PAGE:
“Myanmar faces profound and difficult decisions as it transitions away from military rule and towards meaningful reform,” said Susan Farbstein, Co-Director of the Clinic. “Ultimately, it is the people of Myanmar who must decide how to address the legacy of military abuse.”

Read the report in Burmese here

The International Human Rights Clinic at Harvard Law School has been working on human rights in Myanmar since 2004 and has examined international crimes in the country since 2008. Among its publications, the Clinic released Crimes in Burma in May 2009 and Policy Memorandum: Preventing Indiscriminate Attacks and Wilful Killings of Civilians by the Myanmar Military in March 2014.

For more information:

Matthew Bugher, Global Justice Fellow at Harvard Law School, in Yangon:
[email protected] or +95 094 0159 6412

Tyler Giannini, Co-Director, International Human Rights Clinic, Harvard Law School, in the United States:
[email protected] or 617-496-7368

Cara Solomon, Communications Manager, Human Rights Program, Harvard Law School, in the United States:
[email protected] or 617-495-9214

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August 11, 2014

Clinic Files Proposed Amended Complaint in the Apartheid Litigation

Posted by Susan Farbstein and Tyler Giannini

Last Friday, the International Human Rights Clinic filed a proposed amended complaint in the Apartheid Litigation against two defendants, Ford and IBM.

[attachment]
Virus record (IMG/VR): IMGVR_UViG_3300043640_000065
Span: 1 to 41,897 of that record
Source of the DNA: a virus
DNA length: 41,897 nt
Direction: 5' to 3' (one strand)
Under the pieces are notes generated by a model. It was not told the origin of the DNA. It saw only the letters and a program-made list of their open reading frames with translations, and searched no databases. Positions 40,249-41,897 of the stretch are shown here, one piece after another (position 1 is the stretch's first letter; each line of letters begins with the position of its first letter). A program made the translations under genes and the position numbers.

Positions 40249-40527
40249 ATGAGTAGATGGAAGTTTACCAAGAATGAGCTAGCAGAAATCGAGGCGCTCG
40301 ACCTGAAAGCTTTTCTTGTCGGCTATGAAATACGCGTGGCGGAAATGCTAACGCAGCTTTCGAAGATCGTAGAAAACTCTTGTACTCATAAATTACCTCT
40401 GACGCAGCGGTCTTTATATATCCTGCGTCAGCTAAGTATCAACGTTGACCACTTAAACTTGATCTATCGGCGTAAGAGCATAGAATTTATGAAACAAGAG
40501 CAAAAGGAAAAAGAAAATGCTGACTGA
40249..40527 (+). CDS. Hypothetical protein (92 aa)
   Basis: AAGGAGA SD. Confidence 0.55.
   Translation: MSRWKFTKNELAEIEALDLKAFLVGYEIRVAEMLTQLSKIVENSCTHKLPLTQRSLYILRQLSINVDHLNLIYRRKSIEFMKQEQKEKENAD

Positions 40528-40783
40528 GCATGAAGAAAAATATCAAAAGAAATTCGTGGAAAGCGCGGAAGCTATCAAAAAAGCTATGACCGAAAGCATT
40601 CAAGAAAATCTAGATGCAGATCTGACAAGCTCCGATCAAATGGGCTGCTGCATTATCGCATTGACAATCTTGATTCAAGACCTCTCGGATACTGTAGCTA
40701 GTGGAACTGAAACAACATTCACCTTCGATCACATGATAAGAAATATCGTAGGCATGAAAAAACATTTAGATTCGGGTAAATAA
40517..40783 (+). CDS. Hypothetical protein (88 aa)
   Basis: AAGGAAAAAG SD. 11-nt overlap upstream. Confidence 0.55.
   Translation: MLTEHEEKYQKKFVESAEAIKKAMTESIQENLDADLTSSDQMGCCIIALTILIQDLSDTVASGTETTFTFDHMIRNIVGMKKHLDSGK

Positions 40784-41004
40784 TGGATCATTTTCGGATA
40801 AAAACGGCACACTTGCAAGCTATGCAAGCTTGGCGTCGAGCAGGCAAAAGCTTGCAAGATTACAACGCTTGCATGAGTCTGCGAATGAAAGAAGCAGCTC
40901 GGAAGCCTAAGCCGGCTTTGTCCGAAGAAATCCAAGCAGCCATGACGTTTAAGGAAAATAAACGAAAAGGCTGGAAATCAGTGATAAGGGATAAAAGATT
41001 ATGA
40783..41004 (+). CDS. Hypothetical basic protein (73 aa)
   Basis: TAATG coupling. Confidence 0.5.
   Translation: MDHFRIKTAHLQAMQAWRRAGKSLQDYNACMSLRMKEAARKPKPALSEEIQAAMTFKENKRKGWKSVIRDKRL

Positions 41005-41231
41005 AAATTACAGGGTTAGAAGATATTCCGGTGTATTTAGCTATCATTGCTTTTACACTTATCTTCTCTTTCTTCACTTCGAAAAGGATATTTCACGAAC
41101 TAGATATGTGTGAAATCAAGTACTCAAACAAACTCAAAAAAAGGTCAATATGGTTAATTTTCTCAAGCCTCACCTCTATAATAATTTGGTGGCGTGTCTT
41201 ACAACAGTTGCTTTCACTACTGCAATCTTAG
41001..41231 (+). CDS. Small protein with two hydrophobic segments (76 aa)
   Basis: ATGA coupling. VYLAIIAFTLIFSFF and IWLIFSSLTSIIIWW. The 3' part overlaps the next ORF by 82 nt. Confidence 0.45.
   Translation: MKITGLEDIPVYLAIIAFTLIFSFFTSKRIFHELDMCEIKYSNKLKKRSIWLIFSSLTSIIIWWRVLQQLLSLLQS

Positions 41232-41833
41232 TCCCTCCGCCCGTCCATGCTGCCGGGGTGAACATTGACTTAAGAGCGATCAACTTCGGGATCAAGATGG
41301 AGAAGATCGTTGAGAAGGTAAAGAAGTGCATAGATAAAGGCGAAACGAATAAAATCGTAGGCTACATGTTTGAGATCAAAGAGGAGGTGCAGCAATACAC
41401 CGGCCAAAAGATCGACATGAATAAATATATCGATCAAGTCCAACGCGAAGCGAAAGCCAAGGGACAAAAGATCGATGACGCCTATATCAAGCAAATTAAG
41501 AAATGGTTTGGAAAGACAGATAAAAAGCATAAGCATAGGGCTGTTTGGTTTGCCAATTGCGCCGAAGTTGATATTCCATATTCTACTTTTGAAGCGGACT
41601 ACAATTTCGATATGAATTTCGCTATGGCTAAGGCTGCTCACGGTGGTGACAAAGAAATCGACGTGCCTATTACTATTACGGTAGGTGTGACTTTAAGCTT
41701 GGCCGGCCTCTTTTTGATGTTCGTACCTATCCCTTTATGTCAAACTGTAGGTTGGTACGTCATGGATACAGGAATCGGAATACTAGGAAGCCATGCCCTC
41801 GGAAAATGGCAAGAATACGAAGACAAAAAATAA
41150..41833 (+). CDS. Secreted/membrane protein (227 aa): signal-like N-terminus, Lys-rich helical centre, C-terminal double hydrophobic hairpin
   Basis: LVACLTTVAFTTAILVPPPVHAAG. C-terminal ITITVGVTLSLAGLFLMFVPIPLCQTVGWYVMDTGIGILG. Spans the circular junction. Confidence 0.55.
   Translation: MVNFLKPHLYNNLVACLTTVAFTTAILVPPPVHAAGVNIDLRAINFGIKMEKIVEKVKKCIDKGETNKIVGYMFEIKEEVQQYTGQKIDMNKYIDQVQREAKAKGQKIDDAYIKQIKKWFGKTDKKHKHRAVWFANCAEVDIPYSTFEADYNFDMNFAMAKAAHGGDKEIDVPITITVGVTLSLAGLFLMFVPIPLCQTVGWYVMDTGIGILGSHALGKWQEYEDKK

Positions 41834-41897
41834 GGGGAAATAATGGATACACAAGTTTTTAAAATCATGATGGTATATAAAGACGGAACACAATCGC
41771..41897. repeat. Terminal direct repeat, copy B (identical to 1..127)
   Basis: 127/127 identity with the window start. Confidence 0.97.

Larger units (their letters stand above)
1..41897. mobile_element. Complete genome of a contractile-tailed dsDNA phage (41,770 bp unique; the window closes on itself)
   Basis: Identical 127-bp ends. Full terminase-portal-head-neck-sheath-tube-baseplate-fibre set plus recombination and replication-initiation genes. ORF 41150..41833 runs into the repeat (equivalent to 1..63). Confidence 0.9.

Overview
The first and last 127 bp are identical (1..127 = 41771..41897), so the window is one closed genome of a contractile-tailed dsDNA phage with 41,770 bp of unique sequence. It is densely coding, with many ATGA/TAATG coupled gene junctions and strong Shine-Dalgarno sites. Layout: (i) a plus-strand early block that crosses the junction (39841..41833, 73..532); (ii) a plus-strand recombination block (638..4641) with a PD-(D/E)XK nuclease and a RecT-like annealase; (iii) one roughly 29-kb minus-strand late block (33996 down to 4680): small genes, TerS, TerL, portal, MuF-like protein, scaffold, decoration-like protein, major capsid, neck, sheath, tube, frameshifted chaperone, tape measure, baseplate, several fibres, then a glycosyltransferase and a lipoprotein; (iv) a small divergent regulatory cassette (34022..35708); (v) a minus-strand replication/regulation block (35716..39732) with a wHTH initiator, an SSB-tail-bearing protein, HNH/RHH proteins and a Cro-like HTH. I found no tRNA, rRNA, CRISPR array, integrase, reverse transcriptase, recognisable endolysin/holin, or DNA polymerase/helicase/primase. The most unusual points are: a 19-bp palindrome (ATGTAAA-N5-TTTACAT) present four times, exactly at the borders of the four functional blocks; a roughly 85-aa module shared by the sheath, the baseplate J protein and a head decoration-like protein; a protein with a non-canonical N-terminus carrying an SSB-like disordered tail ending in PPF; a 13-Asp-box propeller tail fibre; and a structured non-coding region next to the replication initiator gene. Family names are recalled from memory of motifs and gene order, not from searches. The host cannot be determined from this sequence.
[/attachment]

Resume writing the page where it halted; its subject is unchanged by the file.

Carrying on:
The amended complaint demonstrates how the claims “touch and concern” the United States as required by the Supreme Court’s Kiobel decision, as well as how the Defendants acted with the purpose to aid and abet the South African government’s violations of international law, as required by the Second Circuit’s Talisman decision. In particular, the complaint alleges that, through policies and decisions made in the United States, Defendant Ford directed and controlled the sale of specialized vehicles to the South African security forces to suppress the black population, while Defendant IBM created and maintained an identity card system to denationalize the black population.

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July 29, 2014

Susan Farbstein in the Harvard Human Rights Journal


In the latest volume of the Harvard Human Rights Journal, released last week, Clinic Director Susan Farbstein reflects on when, if ever, violence is justified in the struggles for social and political change. The article is adapted from her remarks this past spring at Harvard Law School’s memorial event for Nelson Mandela, the South African leader who died last December. Farbstein, whose work in South Africa currently focuses on the right to education, says in part:

“Ultimately, it is not enough to answer the question posed. We must ask ourselves an equally important follow-up question: If violence is sometimes justified- or resorted to–in struggles for social and political change, how might the damage inflicted on the emerging society be minimized? Mandela’s legacy of forgiveness and reconciliation offers the beginnings of an answer.”